In Pennsylvania, a governmental entity may not use eminent domain to take private property if, after the taking, that property is to be used for private enterprise. An easement is a property right that falls with that prohibition.
Eminent Domain is a power of the Commonwealth of Pennsylvania to take private property for public use upon payment of just compensation. The size of the condemned property may not exceed what is reasonably necessary for such public use. An easement is the right to use the property of another for a particular purpose. Eminent Domain can be used to create an easement. An example is the use of Eminent Domain to obtain an easement through private property for installation and maintenance of public subsurface water and sewer pipes. When litigation results, the issue being litigated is usually the adequacy of the sum paid as just compensation rather than the fact of the taking. However, when the taking itself is challenged, then the issue may be whether the property has been taken for a public use.
In 2005 the United States Supreme Court approved the use of eminent domain power to obtain land for economic development by private commercial interests (Kelo v. City of New London, Connecticut, 545 U.S. 469, 125 S. Ct. 2655 (2005)). A five judge majority held that economic development can qualify as a public use so as to permit the exercise of eminent domain even when that development is ultimately undertaken by non-public entities. The holding was limited in that the Court made clear that the United States Constitution did not allow eminent domain to be used to take land to give a private benefit to a particular private party.
In response to the perceived judicial expansion of the scope of eminent domain established in Kelo, supra., the Pennsylvania legislature enacted the Property Rights Protection Act (the "PRPA") as part of the Eminent Domain Code. The PRPA limits the eminent domain power of the Commonwealth of Pennsylvania, a Commonwealth Agency, a political subdivision, an agency or authority of a political subdivision, a public utility, or an electrical cooperative corporation. Section 204(a) of the Act simply states that "(e)xcept as set forth in subsection (b), the exercise by any condemnor of the power of eminent domain to take private property in order to use it for private enterprise is prohibited." Section 204(b) of the Act identifies all of the entities and circumstances excluded from the reach of the Act, including 204(b)(ii), which states :(s)ubsection (a) does not apply if. . . the condemnee does not file or does not prevail on preliminary objection filed to a declaration of taking for the acquisition of condemnee's property." In other words, the failure of the party whose property is being taken to properly and timely object to the taking on the ground of violation of the PRPA acts as a waiver of the protection of the Act. The burden is on the party whose property is being taken.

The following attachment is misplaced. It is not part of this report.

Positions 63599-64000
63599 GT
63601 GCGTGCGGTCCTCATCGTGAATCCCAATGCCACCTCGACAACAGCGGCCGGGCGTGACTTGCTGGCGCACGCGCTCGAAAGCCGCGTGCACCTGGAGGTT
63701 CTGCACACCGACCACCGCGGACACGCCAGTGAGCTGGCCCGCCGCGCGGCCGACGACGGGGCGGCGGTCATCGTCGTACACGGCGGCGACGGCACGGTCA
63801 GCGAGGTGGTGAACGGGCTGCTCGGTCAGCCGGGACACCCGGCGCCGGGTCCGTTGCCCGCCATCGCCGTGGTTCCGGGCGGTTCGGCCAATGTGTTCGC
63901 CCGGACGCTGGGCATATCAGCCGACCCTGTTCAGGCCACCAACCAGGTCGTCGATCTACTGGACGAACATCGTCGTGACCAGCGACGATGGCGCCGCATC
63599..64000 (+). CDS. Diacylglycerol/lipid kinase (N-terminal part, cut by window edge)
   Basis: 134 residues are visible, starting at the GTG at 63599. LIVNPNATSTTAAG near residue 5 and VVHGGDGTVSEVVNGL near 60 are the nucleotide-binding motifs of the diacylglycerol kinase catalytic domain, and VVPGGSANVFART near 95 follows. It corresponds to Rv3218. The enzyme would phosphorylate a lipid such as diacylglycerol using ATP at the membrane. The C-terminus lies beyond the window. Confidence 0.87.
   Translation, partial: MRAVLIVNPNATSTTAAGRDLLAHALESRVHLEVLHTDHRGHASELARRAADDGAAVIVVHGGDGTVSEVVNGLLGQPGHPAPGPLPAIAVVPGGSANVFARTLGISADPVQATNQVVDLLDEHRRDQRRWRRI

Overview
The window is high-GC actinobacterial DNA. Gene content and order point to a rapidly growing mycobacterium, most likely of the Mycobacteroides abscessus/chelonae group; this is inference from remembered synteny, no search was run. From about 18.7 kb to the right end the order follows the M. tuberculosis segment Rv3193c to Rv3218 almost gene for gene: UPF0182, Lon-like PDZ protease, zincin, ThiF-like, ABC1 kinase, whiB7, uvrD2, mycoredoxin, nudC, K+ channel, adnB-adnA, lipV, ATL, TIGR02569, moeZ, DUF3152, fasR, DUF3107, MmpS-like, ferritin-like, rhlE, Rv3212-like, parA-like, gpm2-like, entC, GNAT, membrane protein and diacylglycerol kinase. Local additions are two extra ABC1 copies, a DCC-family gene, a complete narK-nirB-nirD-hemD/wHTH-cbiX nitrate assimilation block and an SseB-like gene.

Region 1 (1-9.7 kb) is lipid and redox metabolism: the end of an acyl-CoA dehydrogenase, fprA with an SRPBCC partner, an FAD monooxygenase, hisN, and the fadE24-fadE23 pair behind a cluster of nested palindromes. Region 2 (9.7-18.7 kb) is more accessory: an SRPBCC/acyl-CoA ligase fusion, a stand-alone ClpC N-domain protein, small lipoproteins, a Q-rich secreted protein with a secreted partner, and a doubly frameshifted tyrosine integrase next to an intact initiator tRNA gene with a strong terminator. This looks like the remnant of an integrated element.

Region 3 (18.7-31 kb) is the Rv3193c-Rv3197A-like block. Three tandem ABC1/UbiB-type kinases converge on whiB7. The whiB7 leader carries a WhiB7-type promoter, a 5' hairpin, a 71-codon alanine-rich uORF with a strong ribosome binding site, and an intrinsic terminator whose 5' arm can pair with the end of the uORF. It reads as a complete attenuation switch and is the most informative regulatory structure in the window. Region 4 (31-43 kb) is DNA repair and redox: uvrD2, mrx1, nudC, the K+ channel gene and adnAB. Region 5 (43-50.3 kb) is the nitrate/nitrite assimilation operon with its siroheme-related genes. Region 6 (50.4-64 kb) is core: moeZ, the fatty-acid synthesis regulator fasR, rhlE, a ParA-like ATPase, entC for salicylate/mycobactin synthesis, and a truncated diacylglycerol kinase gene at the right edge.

In the event of a PRPA challenge to the taking of private property, two issues which may be considered by the Court are whether after the taking the property is to be used for private enterprise, and if so, whether the taking falls within one of the exceptions to the prohibition of the Act listed in section 204(b). If the Court makes the determination that after the taking the property is to be used for a public purpose, rather than for private enterprise, then the Act does not apply and the challenge to the taking will fail. If the taking is for private enterprise, and is not excepted from the PRPA, then the eminent domain proceeding will be dismissed.